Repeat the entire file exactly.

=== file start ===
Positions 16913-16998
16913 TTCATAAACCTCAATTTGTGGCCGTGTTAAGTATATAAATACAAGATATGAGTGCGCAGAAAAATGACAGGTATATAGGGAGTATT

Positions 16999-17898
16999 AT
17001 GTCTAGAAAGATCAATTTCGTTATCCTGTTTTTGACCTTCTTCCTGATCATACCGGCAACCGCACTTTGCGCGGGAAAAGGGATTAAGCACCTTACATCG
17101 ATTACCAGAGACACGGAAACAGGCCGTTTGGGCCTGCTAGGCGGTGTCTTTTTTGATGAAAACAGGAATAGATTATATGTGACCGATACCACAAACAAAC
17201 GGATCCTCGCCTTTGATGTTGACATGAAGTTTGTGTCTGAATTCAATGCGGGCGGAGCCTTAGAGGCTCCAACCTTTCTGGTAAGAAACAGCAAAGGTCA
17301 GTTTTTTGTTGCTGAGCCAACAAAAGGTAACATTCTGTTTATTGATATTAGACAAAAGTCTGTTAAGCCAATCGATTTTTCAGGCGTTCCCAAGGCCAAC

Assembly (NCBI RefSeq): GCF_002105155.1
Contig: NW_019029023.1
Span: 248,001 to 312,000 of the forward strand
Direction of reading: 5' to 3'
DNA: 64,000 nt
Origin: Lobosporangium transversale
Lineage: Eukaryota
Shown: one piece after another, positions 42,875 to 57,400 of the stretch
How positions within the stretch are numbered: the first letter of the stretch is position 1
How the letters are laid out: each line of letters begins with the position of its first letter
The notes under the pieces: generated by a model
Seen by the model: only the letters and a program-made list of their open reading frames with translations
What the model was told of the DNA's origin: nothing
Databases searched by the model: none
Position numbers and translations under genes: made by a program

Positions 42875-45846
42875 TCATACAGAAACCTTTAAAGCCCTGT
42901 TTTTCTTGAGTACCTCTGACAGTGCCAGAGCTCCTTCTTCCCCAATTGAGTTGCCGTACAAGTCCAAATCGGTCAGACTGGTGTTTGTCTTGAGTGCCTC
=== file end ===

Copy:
Positions 16913-16998
16913 TTCATAAACCTCAATTTGTGGCCGTGTTAAGTATATAAATACAAGATATGAGTGCGCAGAAAAATGACAGGTATATAGGGAGTATT

Positions 16999-17898
16999 AT
17001 GTCTAGAAAGATCAATTTCGTTATCCTGTTTTTGACCTTCTTCCTGATCATACCGGCAACCGCACTTTGCGCGGGAAAAGGGATTAAGCACCTTACATCG
17101 ATTACCAGAGACACGGAAACAGGCCGTTTGGGCCTGCTAGGCGGTGTCTTTTTTGATGAAAACAGGAATAGATTATATGTGACCGATACCACAAACAAAC
17201 GGATCCTCGCCTTTGATGTTGACATGAAGTTTGTGTCTGAATTCAATGCGGGCGGAGCCTTAGAGGCTCCAACCTTTCTGGTAAGAAACAGCAAAGGTCA
17301 GTTTTTTGTTGCTGAGCCAACAAAAGGTAACATTCTGTTTATTGATATTAGACAAAAGTCTGTTAAGCCAATCGATTTTTCAGGCGTTCCCAAGGCCAAC

Assembly (NCBI RefSeq): GCF_002105155.1
Contig: NW_019029023.1
Span: 248,001 to 312,000 of the forward strand
Direction of reading: 5' to 3'
DNA: 64,000 nt
Origin: Lobosporangium transversale
Lineage: Eukaryota
Shown: one piece after another, positions 42,875 to 57,400 of the stretch
How positions within the stretch are numbered: the first letter of the stretch is position 1
How the letters are laid out: each line of letters begins with the position of its first letter
The notes under the pieces: generated by a model
Seen by the model: only the letters and a program-made list of their open reading frames with translations
What the model was told of the DNA's origin: nothing
Databases searched by the model: none
Position numbers and translations under genes: made by a program

Positions 42875-45846
42875 TCATACAGAAACCTTTAAAGCCCTGT
42901 TTTTCTTGAGTACCTCTGACAGTGCCAGAGCTCCTTCTTCCCCAATTGAGTTGCCGTACAAGTCCAAATCGGTCAGACTGGTGTTTGTCTTGAGTGCCTC